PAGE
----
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Book: Go for DevOps

Notes taking when reading the book Go for DevOps.

Basic

All Go files in a directory must belong to the same package.

package main will declare src_go{func main()}, which is the starting point for a binary to run.

All Go files in a directory must have the same package header

If you import a package, you must use it.

You can use var to declare a variable both at the package level (meaning not inside a function) and within a function.

Note that the int and int64 types are distinct. You cannot use an int type as an int64 type, and vice versa.

var (
i int
word = "hello"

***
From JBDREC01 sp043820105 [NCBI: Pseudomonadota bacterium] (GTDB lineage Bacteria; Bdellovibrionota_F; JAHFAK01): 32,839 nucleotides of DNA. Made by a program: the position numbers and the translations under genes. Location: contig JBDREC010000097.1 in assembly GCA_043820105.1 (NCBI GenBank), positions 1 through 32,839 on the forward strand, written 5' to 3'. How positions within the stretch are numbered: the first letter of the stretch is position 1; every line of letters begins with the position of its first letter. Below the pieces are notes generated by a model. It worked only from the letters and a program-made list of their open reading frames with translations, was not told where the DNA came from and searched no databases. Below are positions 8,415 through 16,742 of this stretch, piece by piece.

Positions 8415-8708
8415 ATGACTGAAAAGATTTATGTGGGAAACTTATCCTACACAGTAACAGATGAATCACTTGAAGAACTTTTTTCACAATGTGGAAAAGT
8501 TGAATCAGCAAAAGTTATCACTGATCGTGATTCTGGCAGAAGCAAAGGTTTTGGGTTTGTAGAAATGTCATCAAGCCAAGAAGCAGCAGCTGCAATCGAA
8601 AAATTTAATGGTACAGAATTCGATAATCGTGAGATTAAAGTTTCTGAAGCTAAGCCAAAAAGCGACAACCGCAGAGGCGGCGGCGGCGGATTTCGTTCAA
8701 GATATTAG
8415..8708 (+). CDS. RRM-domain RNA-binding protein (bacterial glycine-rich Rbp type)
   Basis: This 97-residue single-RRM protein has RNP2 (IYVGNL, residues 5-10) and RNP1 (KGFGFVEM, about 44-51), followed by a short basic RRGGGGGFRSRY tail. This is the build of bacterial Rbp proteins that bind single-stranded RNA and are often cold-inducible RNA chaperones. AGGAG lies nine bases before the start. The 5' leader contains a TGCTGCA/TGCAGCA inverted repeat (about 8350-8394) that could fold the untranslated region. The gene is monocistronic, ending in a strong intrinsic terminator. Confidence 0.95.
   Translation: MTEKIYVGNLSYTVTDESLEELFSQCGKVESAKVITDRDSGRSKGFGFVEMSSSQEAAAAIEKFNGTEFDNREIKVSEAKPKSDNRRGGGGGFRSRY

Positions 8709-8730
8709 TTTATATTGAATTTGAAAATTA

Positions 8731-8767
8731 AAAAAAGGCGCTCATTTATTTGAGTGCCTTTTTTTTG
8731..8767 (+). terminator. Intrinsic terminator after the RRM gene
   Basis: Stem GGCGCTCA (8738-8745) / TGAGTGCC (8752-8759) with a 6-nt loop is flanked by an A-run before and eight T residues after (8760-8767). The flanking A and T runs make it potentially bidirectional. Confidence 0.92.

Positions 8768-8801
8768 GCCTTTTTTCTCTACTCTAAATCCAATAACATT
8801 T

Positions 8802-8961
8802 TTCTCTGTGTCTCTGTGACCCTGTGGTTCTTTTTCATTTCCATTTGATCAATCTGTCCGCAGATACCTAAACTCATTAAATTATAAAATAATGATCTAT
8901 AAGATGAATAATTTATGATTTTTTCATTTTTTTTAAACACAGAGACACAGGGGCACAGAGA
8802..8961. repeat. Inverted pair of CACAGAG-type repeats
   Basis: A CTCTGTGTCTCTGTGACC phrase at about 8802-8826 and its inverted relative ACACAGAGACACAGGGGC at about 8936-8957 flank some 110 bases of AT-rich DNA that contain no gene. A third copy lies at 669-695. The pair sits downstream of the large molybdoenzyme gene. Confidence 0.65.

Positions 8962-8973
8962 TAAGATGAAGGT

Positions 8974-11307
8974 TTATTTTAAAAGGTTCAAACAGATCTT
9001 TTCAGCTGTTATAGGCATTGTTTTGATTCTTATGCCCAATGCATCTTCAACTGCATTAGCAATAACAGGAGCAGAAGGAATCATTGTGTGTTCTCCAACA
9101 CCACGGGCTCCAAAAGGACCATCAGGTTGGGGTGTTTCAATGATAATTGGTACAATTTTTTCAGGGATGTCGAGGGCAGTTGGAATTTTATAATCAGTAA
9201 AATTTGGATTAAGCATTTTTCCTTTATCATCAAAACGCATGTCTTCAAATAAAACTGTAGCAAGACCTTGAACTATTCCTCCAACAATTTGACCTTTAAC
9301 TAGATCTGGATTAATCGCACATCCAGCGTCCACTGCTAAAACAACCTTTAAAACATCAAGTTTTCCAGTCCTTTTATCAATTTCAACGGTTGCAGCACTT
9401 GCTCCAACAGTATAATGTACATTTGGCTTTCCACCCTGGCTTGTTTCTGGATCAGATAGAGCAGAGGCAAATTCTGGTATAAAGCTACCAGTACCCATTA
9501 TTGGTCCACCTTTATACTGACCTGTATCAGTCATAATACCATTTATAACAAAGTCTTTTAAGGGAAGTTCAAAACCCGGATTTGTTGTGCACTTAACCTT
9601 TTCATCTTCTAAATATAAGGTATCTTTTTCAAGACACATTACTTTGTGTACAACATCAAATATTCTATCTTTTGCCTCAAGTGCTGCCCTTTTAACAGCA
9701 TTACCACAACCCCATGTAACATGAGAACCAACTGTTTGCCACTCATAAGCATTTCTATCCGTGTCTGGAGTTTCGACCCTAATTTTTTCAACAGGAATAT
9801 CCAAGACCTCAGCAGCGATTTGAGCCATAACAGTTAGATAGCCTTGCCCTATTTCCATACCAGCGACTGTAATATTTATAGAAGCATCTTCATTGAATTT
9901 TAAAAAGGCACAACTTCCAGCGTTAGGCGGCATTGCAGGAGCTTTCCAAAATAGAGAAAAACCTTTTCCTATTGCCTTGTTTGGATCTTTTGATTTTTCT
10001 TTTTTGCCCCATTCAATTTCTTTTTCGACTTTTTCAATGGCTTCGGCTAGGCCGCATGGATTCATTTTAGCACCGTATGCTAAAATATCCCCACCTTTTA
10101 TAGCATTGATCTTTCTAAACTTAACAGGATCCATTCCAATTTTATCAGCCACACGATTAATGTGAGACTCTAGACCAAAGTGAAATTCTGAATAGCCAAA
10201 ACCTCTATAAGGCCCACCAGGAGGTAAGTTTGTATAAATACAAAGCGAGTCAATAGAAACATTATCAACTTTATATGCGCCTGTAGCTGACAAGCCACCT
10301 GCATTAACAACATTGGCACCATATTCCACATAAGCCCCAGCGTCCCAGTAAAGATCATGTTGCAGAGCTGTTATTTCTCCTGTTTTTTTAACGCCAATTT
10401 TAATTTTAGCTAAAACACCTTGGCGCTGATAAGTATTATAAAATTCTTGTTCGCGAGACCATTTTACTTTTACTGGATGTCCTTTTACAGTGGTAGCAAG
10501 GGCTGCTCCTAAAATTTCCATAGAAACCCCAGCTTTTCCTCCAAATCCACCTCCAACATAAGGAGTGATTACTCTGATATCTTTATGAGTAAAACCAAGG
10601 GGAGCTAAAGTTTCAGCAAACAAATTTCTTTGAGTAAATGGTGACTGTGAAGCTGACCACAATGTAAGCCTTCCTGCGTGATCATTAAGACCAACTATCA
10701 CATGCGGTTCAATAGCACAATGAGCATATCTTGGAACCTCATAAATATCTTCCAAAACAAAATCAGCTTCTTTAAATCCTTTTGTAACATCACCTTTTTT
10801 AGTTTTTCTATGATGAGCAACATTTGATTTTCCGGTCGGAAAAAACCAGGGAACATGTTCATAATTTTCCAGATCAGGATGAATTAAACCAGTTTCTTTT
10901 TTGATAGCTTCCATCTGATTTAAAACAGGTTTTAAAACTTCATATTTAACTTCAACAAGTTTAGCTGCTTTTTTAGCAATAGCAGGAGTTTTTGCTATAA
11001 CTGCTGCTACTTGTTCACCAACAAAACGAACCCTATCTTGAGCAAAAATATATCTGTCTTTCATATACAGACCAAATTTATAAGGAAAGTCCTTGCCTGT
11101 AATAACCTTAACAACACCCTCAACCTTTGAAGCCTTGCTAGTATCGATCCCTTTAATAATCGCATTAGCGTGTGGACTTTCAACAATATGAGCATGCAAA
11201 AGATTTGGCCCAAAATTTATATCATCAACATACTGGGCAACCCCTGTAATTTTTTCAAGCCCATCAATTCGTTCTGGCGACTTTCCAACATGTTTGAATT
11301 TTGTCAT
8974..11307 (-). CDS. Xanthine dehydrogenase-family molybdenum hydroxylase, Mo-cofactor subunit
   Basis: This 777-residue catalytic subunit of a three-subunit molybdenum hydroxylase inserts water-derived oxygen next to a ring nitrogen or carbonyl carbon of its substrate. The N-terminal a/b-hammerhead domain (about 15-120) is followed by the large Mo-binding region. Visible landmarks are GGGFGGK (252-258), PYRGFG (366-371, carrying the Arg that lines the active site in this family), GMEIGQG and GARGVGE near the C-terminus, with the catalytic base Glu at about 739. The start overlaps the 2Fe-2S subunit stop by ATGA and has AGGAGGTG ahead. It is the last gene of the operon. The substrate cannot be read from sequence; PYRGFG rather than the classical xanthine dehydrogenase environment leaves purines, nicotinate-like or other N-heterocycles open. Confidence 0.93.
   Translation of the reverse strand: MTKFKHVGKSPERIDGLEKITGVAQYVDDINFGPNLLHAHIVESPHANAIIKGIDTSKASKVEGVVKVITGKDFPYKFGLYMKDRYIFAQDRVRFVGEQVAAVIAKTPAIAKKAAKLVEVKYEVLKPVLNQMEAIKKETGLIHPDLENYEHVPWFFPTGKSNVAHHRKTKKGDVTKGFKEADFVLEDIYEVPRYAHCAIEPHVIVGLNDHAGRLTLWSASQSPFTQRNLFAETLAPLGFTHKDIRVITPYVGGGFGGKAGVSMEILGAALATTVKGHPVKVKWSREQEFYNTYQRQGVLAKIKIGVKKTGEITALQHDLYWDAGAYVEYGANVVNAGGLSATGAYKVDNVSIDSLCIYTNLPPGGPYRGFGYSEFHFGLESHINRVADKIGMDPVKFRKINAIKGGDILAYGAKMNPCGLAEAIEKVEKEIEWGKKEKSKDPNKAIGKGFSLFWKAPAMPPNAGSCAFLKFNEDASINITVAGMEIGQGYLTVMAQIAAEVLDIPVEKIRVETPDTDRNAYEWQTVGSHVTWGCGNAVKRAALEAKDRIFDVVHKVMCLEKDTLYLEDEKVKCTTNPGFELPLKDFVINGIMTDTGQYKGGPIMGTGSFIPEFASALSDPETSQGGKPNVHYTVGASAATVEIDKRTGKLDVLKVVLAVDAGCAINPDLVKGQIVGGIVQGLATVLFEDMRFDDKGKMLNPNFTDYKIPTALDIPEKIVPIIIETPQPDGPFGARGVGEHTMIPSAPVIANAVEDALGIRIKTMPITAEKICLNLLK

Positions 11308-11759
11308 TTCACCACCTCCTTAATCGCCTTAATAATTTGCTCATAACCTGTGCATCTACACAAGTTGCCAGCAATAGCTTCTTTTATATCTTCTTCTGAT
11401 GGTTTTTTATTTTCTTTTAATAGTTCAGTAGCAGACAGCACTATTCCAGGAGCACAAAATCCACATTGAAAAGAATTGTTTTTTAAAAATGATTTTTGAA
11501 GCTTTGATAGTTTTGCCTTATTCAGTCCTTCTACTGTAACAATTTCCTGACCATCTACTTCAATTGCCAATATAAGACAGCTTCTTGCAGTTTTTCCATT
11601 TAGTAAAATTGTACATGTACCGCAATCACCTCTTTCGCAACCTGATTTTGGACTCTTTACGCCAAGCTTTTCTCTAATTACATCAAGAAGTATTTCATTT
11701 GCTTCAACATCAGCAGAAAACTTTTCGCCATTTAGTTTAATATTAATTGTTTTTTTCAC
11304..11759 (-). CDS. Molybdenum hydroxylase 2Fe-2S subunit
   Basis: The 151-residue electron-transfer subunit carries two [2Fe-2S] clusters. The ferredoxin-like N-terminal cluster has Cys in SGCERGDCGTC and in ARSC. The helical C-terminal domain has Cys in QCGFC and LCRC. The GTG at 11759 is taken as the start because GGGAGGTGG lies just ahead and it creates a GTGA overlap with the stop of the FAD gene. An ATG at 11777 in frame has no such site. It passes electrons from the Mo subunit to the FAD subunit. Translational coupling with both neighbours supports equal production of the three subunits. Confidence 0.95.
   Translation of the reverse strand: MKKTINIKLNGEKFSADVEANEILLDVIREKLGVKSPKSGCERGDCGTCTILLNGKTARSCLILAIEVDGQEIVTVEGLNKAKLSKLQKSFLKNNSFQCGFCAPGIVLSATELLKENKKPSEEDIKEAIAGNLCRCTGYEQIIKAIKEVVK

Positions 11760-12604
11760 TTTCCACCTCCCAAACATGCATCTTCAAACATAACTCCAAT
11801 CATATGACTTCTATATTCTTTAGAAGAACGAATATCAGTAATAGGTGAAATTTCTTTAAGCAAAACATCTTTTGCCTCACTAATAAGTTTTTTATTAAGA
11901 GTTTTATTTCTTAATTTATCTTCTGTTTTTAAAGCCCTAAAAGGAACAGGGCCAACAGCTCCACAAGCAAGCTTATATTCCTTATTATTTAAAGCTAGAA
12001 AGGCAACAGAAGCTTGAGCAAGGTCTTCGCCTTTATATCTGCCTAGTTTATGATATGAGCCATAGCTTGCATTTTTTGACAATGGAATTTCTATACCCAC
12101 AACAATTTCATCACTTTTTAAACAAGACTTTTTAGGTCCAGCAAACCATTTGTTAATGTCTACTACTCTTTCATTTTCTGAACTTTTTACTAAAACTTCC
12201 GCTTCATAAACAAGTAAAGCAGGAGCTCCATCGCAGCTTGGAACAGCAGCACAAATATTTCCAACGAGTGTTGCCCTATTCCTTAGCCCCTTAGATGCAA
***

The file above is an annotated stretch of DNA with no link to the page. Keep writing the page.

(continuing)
)

Within a function (not at the package level), we can do a create and assign by using the := operator.

In Go, declaring a variable without an assignment automatically assigns a value called the zero value.

Looping

Go has only one loop controller: for, but it can simulate others like while, do while. break and continue works as other programming language

for i := 0; i < 10; i++ {
fmt.Println(i)
}

Also

var i int
for i < 10; i++ {
fmt.Println(i)
}
fmt.Println("i's final value: ", i)

as while

var i int
for i < 10 {
i++
}

b := true
for b { // This will loop forever
fmt.Println("hello")
}

// Creating an infinite loop
for {
fmt.Println("Hello World")
}

Condition

Unlike most languages, Go has the ability to execute a statement within the if scope before the evaluation is made

if err := someFunction(); err != nil {
fmt.Println(err)
}

switch statements are more elegant if/else blocks that are very flexible in their use. They can be used for doing exact matching and multiple true/false evaluations. Unlike some languages, once a match occurs, no other case is considered. switch can also have an init statement, similar to if

switch [value] {
case [match]: